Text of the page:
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Google Glass Helps Kids With Autism Make Eye Contact, Study Finds

"it was like a flip switched. He said, 'Mommy, I can read minds,'" said the mother of one boy who took part in the Stanford medical school study

No Warning Shots
Joe Rosato Jr. / NBC Bay Area

Most children with autism who wore Google Glasses equipped with facial expression-interpreting software made improvements in holding eye contact with their families, according to a study published Thursday.

The lead author of the Stanford University School of Medicine study, Dennis Wall, told NBC News that the Superpower Glass trial — the first outside of a laboratory — used technology that turns emotion reading into a game that's "an opportunity for fun and engagement."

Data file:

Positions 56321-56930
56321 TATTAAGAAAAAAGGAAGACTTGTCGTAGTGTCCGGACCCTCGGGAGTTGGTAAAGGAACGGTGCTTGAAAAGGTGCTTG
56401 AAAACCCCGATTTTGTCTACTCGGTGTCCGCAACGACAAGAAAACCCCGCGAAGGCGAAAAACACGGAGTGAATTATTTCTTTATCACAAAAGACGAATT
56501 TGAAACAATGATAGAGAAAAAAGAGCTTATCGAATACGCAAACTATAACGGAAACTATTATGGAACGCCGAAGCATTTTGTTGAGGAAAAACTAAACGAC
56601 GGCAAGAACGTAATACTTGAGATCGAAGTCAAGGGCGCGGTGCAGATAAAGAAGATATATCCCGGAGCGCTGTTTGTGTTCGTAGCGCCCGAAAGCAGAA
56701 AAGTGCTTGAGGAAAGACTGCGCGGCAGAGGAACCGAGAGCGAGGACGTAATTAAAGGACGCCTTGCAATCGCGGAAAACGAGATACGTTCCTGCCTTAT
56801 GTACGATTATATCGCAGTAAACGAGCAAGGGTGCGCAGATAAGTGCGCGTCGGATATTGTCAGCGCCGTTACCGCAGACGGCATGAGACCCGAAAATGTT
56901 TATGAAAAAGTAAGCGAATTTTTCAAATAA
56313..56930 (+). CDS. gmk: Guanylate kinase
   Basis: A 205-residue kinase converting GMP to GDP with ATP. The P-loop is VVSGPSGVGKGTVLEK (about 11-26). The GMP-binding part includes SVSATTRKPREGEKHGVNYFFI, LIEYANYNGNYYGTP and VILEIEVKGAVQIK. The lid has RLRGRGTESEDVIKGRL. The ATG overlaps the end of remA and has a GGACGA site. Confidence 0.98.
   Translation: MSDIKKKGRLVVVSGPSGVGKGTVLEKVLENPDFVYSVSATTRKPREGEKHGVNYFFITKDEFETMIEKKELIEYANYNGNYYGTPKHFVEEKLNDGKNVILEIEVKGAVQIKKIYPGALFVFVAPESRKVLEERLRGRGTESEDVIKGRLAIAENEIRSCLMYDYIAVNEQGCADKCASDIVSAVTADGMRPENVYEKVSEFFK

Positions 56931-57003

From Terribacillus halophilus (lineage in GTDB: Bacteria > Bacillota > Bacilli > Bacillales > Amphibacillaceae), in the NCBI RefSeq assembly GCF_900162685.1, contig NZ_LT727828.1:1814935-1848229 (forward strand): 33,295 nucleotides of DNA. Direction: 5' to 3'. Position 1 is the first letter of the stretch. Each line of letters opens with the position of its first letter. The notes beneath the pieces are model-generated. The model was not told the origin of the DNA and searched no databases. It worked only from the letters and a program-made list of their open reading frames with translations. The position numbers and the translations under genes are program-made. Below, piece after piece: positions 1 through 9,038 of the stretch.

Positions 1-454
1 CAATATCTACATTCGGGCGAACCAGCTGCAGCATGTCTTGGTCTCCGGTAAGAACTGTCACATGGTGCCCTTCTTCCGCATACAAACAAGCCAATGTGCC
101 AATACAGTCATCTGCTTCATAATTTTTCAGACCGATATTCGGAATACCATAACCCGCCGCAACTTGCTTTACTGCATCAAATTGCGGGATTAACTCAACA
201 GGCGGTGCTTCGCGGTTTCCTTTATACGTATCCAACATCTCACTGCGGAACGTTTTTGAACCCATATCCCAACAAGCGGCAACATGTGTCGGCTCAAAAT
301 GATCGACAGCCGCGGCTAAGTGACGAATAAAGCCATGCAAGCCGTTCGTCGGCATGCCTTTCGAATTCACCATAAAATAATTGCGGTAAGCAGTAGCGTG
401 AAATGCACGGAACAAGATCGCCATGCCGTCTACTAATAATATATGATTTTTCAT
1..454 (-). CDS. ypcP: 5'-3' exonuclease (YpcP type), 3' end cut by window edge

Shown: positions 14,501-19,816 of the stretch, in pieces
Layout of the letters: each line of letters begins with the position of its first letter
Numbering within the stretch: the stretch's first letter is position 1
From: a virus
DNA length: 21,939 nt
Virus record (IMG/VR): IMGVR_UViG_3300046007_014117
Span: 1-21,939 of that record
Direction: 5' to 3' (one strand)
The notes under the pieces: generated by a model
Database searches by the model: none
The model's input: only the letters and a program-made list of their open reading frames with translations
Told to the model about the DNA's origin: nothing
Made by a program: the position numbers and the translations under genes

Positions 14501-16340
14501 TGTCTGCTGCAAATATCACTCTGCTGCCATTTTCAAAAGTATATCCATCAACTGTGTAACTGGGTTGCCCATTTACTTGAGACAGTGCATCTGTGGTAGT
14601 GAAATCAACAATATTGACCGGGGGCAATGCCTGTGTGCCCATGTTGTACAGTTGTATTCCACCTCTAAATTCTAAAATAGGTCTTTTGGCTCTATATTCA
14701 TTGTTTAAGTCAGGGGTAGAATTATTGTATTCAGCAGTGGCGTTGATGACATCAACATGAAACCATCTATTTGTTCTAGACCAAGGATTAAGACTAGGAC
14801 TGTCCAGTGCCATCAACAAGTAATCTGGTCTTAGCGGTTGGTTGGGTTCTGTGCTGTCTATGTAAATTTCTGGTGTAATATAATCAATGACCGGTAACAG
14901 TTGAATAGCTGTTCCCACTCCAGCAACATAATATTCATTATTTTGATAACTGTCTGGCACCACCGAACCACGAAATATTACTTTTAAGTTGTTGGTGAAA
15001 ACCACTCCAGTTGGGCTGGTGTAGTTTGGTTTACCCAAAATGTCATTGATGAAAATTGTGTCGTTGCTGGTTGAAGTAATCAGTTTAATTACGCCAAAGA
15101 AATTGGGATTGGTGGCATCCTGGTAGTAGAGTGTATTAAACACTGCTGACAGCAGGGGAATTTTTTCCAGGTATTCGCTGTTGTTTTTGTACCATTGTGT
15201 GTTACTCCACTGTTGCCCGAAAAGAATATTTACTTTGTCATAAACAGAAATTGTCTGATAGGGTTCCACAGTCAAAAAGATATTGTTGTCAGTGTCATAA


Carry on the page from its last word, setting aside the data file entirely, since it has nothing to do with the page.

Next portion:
Donji Cullenbine said her 9-year-old son Alex didn't make much progress through therapy. But when he took part in the trial, he was suddenly making frequent eye contact.

"It was thrilling," she said. "I tried to incentivize him to look at me for so many years, but had no movement. Then in two weeks, it was like a flip switched. He said, 'Mommy, I can read minds.'"

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